Youth around the world advocate for democracy

Secretary of State Antony Blinken sitting in front of two U.S. flags and two signs reading Summit for Democracy (State Dept./Freddie Everett)
Secretary of State Antony Blinken participates in a virtual discussion with young democratic leaders during the Summit for Democracy December 8 in Washington. (State Dept./Freddie Everett)

Discriminatory voting laws, disinformation, internet blackouts, lack of civics education — these are some of the obstacles preventing young people from participating in their countries’ democracies.

“Democracy is about agency and voice,” said Lynrose Jane Genon from the Philippines, a member of the executive committee for Young Women Leaders for Peace-Philippines and a youth lead for the Community of Democracies. “It’s about giving everyone agency and a say in decision making as well as meaningful and not tokenistic opportunity to have a direct and practical say in issues affecting their lives.”

Secretary of State Antony Blinken heard from Genon and three other youth activists during the Young Democratic Leaders Discussion December 8, ahead of the Summit for Democracy.

These young leaders shared their experiences of community organizing, thoughts on why democracy is important and steps governments can take to include younger generations in their democracies.

“One of President Biden’s top priorities is ensuring that the voices of young people are heard on the major issues and challenges before us,” Blinken said, “and that their perspectives are reflected in our policies and how we engage with the world.”

In 2020, activists in Chile demanded a plebiscite — a vote to determine if a country should rewrite its constitution. The plebiscite passed by a landslide, garnering 78% of approval votes.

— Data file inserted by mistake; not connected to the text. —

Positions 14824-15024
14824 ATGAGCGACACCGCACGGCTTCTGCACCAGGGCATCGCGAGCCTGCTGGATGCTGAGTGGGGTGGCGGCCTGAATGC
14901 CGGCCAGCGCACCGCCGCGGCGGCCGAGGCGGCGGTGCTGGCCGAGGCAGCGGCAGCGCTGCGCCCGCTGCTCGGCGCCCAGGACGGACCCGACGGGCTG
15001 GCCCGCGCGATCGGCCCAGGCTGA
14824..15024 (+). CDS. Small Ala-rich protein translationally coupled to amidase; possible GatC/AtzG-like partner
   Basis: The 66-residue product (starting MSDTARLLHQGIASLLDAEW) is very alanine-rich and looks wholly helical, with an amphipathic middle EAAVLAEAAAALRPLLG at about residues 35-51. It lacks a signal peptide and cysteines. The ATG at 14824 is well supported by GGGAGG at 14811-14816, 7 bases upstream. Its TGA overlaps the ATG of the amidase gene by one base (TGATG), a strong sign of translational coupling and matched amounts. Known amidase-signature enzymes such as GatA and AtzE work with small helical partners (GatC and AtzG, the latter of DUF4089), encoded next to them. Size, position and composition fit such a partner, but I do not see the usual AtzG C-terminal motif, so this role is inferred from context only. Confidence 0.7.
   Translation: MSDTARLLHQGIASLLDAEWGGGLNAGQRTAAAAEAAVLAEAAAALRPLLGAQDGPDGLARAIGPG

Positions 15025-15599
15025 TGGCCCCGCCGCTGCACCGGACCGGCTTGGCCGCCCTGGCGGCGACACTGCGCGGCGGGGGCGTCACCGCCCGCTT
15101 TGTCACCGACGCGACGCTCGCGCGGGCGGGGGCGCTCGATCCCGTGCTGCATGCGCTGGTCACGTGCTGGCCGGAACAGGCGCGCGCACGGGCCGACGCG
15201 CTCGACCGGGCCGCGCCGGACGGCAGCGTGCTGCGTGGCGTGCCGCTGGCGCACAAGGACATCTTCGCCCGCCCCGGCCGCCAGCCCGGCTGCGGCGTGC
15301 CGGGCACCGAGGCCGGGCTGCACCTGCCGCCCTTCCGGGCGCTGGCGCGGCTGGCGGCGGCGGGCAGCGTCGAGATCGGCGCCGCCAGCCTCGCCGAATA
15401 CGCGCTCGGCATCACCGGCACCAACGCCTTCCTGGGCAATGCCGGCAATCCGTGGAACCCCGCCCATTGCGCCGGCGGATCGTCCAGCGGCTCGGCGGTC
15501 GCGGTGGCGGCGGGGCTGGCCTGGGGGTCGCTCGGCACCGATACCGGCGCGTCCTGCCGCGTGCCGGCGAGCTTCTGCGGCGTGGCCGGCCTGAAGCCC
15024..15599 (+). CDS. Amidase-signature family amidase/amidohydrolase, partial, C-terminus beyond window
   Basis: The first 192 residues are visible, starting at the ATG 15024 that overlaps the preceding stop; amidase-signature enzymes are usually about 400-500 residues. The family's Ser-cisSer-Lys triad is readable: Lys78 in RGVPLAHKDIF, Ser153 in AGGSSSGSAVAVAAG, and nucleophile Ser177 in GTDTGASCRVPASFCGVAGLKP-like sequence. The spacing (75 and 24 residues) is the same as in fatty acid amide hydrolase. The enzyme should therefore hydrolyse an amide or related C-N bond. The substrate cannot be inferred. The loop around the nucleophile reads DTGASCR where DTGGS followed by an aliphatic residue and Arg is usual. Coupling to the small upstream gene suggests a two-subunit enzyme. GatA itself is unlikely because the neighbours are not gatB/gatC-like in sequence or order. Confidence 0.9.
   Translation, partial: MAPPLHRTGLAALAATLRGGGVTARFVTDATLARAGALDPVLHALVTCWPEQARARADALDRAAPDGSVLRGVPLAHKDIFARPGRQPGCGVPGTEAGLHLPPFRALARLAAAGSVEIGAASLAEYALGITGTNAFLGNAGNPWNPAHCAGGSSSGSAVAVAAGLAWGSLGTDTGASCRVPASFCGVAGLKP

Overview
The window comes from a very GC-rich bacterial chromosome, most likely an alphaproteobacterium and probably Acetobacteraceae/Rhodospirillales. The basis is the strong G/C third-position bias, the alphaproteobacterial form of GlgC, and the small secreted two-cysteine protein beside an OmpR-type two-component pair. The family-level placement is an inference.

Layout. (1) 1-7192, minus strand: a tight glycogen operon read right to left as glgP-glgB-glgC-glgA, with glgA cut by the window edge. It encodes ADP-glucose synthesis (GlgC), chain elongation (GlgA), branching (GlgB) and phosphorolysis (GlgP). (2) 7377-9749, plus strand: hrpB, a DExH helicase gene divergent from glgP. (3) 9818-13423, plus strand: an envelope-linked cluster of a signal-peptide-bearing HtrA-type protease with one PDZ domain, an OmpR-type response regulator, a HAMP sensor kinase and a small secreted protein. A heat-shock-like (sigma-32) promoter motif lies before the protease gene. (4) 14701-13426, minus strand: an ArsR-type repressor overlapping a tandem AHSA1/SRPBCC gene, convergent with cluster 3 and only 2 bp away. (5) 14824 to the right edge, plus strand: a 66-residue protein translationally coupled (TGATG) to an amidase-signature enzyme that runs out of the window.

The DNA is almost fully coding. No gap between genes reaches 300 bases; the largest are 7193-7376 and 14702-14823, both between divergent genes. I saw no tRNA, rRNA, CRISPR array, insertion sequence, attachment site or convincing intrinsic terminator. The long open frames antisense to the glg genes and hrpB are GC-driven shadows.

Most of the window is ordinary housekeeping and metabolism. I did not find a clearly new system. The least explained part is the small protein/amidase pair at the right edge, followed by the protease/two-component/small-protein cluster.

Margarita Maira, an advocacy coordinator for Chile’s Ahora Nos Toca Participar, says this was only successful because young people led grassroots efforts to get out the vote.

“It became clear that [younger generations] are capable, powerful, tireless, mature, intelligent, and generous,” she said.

Mwila Chriseddy Bwanga from Zambia agrees that when it comes to democracy, young people should create the change they want to see.

“Young people can organize and defend their vote and defend the democracy that they so desire,” said Bwanga, founder and executive director of BeRelevant Africa.

The power of young people’s voices shows most when governments try to silence them. “This is something we have seen [is] quite common across the African region — shutting down the internet during an electoral process,” he said.

Blinken asked each participant for a wish list from their country for strengthening democracy. The young leaders unanimously agreed that more investment — of both time and money — is essential.

According to the panelists, governments should:

  • Invest in civil organizations that promote democratic voting processes.
  • Finance and provide mentorship for youth organizations at local and national levels, and teach them how to enlarge their operations.
  • Create partnerships between youth and adults where power is shared.
  • Make civics education a priority for everyone at the public school level.

“Recognizing young people as partners is my main recommendation,” said Daria Onyshko of Ukraine, program officer for the Community of Democracies. “Young people have tremendous potential and skill to offer.”